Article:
Good one Lydia!
XOX Trisha

Lydia said...

Good morning Trisha-

Sometime you feel particularly decadent- eggs benedict WITH asparagus.

This is almost always a brunch offering. So grapefruit juice instead of wine.

Anonymous said...

When I was in San Gabriel this last trip I found some white asparagus at Ralph's. OMG. It's firmer and just soooo good! I cooked it in a frying pan with a tad of water and salt and pepper. Didn't cook it long, just enough to slightly soften. The kids LOVED it too. Try it when you can find it. I'm with you, L, I like to cook mine al denté in olive oil too. Homegrown, and I have several plants, never makes it to the kitchen. I eat it raw in the garden. Mmmmmm...... so tender and flavorful.
xo Oregon Sue

Lydia said...

Good morning, Sue! The next time I run across the white asparagus- I am going to treat my husband to some. The local grocery stores are limited in selection- but "in the big city" (aka Pasadena or Newport Beach) Bristol Farms- I've seen them there. And probably Gelsons.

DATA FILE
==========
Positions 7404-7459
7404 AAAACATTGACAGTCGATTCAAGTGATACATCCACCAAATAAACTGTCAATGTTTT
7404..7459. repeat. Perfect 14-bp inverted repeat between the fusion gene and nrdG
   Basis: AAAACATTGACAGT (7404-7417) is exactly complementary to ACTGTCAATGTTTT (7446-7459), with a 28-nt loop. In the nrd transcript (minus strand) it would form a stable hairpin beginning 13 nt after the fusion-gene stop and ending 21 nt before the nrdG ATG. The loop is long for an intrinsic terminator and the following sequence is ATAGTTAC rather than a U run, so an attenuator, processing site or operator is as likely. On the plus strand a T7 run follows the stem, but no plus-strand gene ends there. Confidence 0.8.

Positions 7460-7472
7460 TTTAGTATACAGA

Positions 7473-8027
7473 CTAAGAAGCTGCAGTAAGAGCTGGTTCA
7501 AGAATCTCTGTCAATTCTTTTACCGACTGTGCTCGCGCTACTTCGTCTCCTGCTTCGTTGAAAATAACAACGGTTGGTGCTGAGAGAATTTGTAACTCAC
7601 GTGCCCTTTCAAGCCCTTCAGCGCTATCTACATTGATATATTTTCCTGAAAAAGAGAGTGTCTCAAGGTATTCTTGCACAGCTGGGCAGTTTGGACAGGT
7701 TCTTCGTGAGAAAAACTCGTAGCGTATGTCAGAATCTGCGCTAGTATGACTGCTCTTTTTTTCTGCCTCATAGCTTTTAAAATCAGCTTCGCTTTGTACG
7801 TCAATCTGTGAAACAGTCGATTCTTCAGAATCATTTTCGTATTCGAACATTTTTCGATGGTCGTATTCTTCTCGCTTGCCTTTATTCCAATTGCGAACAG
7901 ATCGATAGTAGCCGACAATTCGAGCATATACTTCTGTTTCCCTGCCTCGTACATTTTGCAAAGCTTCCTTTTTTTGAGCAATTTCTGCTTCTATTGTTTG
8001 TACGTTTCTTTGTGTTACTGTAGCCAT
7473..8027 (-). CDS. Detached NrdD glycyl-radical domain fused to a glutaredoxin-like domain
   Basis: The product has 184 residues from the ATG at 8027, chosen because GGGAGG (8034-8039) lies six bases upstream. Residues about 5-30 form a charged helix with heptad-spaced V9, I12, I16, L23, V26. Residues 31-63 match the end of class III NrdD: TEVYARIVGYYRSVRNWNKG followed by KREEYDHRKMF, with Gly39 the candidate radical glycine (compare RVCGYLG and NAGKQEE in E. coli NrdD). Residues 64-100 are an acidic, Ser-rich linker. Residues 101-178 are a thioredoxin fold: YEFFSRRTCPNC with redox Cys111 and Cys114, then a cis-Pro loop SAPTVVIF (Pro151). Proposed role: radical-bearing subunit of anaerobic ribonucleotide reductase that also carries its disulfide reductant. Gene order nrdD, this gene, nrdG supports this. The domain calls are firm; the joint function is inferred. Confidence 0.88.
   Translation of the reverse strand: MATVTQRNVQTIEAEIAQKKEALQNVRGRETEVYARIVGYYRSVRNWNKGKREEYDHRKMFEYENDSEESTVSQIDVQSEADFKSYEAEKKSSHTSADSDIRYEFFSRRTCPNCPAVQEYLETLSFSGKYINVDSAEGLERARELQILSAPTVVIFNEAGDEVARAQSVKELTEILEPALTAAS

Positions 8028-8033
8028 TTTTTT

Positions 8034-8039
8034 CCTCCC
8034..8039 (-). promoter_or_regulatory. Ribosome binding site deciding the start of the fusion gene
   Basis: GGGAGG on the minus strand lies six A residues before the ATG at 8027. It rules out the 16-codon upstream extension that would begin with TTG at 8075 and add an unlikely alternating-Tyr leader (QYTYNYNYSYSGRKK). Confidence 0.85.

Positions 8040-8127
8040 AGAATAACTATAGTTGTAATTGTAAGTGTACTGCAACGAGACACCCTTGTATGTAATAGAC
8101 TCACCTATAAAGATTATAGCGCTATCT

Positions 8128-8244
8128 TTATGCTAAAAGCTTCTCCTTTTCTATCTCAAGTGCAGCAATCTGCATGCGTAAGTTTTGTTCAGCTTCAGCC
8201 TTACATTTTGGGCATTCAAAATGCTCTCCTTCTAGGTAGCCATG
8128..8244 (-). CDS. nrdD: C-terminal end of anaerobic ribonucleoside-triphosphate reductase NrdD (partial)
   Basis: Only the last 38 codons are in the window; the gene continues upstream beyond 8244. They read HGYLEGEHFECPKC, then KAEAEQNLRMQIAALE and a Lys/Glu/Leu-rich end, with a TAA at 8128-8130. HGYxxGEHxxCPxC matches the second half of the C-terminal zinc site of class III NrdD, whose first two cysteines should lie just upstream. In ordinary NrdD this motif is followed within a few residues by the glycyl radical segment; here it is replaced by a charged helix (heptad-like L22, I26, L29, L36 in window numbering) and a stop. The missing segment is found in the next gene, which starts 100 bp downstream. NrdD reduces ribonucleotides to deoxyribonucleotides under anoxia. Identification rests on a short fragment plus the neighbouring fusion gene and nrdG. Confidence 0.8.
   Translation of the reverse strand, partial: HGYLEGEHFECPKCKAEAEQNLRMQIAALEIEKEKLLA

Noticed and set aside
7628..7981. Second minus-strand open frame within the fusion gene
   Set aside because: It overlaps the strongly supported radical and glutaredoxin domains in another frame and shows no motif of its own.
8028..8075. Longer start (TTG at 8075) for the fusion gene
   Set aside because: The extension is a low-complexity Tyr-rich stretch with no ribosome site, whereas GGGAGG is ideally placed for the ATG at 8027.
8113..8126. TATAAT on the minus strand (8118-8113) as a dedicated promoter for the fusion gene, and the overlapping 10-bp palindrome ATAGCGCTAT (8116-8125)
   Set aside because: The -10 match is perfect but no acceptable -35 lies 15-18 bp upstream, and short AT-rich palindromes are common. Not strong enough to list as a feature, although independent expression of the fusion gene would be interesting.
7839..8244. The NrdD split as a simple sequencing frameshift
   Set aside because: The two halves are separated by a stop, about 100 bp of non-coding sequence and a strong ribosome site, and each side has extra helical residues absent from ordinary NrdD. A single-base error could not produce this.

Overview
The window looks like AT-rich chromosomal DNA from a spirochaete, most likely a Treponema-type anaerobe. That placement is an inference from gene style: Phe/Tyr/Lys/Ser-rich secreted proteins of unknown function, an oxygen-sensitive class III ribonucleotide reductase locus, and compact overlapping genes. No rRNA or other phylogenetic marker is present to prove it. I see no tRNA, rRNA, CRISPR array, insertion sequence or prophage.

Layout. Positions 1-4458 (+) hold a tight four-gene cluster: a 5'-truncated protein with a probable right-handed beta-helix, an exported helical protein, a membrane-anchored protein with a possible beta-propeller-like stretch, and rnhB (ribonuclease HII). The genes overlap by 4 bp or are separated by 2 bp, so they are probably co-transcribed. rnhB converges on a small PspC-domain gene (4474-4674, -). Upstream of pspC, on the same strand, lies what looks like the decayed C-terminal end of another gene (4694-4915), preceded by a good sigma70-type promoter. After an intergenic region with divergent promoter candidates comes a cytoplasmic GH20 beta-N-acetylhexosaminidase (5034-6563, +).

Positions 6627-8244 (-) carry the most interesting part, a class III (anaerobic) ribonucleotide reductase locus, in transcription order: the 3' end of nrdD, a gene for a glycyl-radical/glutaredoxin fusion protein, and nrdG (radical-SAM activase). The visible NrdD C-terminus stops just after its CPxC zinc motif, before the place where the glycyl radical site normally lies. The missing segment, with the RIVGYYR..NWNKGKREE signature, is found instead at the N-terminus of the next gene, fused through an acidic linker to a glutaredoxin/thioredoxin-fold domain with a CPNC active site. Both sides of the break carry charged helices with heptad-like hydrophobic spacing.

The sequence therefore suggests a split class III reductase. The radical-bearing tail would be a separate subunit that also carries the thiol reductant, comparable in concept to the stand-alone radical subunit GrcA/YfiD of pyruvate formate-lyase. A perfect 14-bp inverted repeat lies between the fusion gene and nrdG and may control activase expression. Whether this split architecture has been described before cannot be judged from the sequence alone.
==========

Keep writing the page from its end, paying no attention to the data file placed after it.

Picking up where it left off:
Maybe an olive tapenade on ciabatta toast for a light springtime lunch break.

OldOldLady Of The Hills said...

I very much enjoy using Asparagus in an Omelet or sometimes just in a sort of scrambled egg mixture with some other goodies, like Avacado, Cheese and Asparagus.....I use a non-stick pan with nothing on it and I don't use salt---figuring there is enough salt in the cheese, for me....lol! It is quite yummy to me.

OldOldLady Of The Hills said...

It is interesting that you mentioned Alicia Keys....I did not recogbnize her...She has done something to herself---I don't know what---BUT, she looks nothing like she did, say---a year ago...! And for me---It Is Totally Disconcerting! She is a very young woman! I was talking to a friend in New York today who happens to know Alicia Keys' mother, but doesn't want to ask her...But she noticed that she looks very very different, too.
I thought it was a very very GOOD Show, generally speaking. I love The Oscars....it has such a special thing to it for me.
I thought most evryone looked quite amazing....Meryl Streep, as you said...Elegant.

Lydia said...

Hi, Naomi (aka Old Lady of the Hills)! For anyone who doesn't make the connection- she is the legendary blogger who captures the most wonderful wildlife shots and is a Hollywood Insider of the classic most wonderful kind. Her blog is a must read for me.
Much of the difference is in the hair. I commented about how much I enjoyed the Oscars this year- and how mesmerizing Alicia Keys looked. The eye make up gave her an almost oriental mystery. And the dress was the most feminine color.